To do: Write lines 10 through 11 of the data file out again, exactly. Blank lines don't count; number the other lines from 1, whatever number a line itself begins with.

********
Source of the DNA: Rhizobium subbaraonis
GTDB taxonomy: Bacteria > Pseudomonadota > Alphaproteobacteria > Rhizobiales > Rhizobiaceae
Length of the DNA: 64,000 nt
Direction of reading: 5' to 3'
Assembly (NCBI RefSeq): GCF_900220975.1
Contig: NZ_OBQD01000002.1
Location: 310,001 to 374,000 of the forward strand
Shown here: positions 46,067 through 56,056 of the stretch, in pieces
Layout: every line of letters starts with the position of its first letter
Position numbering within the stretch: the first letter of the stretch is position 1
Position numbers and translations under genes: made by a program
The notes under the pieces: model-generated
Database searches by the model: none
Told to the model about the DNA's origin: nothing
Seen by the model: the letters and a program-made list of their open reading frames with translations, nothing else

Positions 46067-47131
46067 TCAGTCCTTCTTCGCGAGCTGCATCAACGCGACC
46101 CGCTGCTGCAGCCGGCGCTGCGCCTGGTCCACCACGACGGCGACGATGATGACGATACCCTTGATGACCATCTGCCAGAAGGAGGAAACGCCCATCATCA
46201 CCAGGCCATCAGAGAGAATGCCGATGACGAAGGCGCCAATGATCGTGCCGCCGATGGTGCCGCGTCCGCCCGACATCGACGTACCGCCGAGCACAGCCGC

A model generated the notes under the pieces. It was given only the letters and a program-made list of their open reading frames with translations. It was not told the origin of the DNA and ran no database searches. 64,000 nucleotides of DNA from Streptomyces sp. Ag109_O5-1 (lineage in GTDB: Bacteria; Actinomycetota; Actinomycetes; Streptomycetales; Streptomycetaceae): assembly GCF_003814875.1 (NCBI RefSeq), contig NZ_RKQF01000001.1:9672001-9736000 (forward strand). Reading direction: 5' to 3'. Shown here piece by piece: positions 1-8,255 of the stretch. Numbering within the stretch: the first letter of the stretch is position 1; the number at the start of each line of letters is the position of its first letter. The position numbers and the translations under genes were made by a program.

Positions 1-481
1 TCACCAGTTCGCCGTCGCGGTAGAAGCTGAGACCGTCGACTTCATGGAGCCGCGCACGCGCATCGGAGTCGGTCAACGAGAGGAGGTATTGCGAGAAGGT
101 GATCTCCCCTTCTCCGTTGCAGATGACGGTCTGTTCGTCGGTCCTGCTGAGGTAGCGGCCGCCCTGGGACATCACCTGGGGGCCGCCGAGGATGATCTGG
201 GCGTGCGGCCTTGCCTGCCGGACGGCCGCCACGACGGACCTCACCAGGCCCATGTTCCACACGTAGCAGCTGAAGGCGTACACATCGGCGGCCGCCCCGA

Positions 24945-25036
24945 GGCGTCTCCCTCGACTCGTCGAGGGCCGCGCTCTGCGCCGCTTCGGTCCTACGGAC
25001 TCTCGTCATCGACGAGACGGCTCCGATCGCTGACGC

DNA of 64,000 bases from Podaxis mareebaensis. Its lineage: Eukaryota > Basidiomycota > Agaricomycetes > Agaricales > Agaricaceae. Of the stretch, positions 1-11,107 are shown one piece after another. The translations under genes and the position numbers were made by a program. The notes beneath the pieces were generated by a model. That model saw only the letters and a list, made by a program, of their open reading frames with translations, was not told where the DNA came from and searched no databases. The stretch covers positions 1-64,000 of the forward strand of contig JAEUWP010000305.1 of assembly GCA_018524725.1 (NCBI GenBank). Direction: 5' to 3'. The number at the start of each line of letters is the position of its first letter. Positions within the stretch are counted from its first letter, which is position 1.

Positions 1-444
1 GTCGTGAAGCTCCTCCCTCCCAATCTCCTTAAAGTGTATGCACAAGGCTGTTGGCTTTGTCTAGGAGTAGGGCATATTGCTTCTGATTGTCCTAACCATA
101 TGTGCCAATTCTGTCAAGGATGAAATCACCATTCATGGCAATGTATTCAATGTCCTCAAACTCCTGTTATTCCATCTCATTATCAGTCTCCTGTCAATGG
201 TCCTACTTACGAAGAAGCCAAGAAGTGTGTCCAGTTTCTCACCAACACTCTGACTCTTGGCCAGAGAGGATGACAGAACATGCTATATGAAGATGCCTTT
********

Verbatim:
Position numbering within the stretch: the first letter of the stretch is position 1
Position numbers and translations under genes: made by a program